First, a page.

Work starts on Uddingston viaduct project

Work is now under way on a £1.6 million project to replace bearings under the bridge deck of the Clyde viaduct.
Work is due to last fro 12 weeks.Work is due to last fro 12 weeks.
Work is due to last fro 12 weeks.

The three span, 90-metre, steel structure stands on three sandstone piers above the River Clyde near Uddingston and carries traffic on the strategically important West Coast Mainline, as well as local services.

The bearings sit between the bridge deck and the piers and serve to control movement in the structure and absorb stresses generated by trains travelling above.

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With the viaduct now more than 140 years old, and given the weight and volume of trains using it on a daily basis, the existing bearings have begun to show signs of deterioration.

Twelve sliding bearings in total, four on the east abutment and eight on the west pier need to be replaced. The new steel bearings are one metre long and half a metre wide and only about 10cms deep but weigh in excess of 140kg each. Because of their modern design, they are less bulky than those they are replacing and will be set on pre-cast slabs which will have a combined weight of around 1.5 tonnes each.

The team has been on site for three months undertaking preparatory work on the bridge before even touching the bearings themselves. As well as creating the scaffolding and hoist system, the team have strengthened and braced the bridge and prepared sections of the structure around the bearings in readiness for jacking-up for the work – with the first bearing set to be removed on Saturday 1 September. Work will be on going until December and delivered with no disruption to train service.

The weight involved means that a bespoke system of getting the bearings to and from the bridge then up onto the structure needed to be developed using a motorised all terrain pallet truck and a pulley and rail system to move the old bearings out and the new ones into position.

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As well as the logistical challenges of working at height above a river, the Network Rail team and specialist contractor Taziker also have to work within the restricted space under the bridge deck to firstly insert hydraulic jacks to take the weight of the bridge and raising it a maximum of 5mm. The bolts will then be drilled out and the old bearings removed and replaced.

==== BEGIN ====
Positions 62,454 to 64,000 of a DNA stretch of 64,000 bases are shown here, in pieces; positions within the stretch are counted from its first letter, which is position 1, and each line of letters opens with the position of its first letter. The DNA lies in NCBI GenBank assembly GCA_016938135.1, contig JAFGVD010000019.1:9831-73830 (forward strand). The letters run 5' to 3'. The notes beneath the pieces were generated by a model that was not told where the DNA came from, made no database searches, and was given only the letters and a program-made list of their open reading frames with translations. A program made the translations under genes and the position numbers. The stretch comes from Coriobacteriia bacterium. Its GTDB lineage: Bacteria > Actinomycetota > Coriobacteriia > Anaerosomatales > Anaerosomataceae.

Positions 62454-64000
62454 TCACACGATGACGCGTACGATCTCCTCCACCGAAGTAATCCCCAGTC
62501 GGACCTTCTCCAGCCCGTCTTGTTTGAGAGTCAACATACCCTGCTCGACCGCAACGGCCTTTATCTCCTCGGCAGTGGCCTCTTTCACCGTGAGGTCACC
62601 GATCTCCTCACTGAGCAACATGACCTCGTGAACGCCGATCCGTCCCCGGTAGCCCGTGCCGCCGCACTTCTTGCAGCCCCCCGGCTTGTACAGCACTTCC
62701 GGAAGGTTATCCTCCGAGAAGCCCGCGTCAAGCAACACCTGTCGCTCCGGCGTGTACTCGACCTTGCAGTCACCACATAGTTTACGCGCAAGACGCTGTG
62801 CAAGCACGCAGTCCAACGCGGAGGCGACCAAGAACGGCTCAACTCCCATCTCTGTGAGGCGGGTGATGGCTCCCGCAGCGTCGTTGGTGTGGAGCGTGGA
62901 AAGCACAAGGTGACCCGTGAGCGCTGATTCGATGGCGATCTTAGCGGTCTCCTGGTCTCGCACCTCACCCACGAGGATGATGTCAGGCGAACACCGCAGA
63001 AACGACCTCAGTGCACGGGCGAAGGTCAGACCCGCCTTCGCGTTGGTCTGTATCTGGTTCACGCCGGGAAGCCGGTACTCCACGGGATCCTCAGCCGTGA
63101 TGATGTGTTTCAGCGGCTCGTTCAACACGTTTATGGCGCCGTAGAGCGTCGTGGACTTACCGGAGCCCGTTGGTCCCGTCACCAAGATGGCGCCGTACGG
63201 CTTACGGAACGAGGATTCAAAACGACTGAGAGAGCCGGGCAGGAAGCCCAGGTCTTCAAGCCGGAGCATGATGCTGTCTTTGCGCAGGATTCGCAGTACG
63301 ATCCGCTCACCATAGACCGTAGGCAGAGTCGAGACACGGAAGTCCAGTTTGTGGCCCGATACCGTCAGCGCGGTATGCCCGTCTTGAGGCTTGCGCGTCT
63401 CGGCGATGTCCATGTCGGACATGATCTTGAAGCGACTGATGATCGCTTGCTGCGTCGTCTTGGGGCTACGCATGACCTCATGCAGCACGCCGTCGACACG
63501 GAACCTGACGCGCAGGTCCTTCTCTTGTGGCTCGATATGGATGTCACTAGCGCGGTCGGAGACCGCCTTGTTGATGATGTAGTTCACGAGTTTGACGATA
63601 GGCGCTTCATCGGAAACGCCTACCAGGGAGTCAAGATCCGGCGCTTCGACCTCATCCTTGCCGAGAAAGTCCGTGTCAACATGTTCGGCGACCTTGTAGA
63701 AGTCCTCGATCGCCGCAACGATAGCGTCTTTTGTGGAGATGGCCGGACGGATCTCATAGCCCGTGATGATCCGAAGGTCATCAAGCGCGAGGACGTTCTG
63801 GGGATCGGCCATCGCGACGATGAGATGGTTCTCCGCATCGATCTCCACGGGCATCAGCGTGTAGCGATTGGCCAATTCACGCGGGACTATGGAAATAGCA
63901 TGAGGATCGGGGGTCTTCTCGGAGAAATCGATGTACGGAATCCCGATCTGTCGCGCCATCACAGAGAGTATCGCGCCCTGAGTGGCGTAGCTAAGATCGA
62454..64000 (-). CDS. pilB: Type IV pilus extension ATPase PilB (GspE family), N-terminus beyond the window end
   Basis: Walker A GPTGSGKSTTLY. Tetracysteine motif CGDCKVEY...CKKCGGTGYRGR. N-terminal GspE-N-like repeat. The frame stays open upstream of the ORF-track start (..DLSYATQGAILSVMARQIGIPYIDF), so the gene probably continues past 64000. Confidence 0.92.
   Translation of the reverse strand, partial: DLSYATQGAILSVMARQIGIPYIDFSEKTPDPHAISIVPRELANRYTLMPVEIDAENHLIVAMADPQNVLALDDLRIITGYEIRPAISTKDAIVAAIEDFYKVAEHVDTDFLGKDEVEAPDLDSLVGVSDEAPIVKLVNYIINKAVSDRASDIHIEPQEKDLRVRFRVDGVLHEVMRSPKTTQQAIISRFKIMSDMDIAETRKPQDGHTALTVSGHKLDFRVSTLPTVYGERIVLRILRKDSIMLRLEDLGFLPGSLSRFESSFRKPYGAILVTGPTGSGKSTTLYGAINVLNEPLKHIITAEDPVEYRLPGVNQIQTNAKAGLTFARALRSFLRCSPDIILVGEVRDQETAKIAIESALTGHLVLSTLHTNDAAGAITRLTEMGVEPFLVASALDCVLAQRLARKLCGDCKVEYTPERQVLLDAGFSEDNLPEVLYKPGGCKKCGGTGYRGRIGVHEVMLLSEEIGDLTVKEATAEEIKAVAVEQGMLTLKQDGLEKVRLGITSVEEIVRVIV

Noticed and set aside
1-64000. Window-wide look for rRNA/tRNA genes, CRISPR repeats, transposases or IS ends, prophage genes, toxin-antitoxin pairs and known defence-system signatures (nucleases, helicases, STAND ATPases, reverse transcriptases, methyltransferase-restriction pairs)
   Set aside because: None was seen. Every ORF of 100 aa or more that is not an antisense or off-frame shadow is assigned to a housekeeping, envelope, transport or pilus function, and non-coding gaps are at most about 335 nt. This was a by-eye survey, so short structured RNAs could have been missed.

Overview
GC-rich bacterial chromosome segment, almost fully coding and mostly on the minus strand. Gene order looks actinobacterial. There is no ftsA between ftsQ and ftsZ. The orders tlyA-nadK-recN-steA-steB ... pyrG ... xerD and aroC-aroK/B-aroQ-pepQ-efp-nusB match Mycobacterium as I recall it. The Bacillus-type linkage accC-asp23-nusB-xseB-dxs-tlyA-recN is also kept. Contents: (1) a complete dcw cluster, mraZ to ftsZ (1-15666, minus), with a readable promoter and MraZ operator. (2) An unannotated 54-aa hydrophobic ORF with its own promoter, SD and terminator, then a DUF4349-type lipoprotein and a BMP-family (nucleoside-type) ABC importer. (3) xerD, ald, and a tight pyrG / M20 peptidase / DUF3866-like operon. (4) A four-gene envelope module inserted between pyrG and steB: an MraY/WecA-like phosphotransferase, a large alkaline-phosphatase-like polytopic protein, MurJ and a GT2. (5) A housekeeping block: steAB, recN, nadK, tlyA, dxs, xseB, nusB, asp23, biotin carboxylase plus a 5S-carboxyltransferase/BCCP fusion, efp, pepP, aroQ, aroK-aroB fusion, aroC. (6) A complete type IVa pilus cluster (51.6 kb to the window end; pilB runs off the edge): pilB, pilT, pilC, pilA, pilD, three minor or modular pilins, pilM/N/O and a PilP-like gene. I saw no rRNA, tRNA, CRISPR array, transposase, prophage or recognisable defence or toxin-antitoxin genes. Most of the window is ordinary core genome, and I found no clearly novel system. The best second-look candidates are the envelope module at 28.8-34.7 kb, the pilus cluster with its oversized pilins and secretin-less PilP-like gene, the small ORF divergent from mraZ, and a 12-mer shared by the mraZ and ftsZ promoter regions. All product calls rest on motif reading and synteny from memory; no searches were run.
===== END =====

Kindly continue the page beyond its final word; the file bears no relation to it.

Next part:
One bearing will be removed and replaced at a time over the next 12 weeks with three of the 12 only able to be replaced when the line is closed. The other nine will be removed and replaced while trains continue to run above.

Jeremy Spence, Network Rail’s programme manager, said: “Our structures are subject to a regular programme of inspection and routine minor maintenance which allows us to monitor their condition and react if any faults develop or the condition deteriorates to a point where we need to intervene.

“Having reached that point on the Clyde viaduct, the challenge from an engineering perspective was to come up with a way to replace the bearings while keeping the railway open.

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“Every bridge we work on has its own set of challenges but replacing bearings on this type of structure within the constraints of the railway environment is unique; logistics, engineering, the physical size of the space we have to work in and the sheer weight of the bearings going in and coming out. Add to that the element of the unknown in how a century old bridge deck will react to being jacked and how easily, or not, the bearings will be removed, has certainly focused minds on this task”.

The scaffolding will be removed and the site compound cleared by December 2018.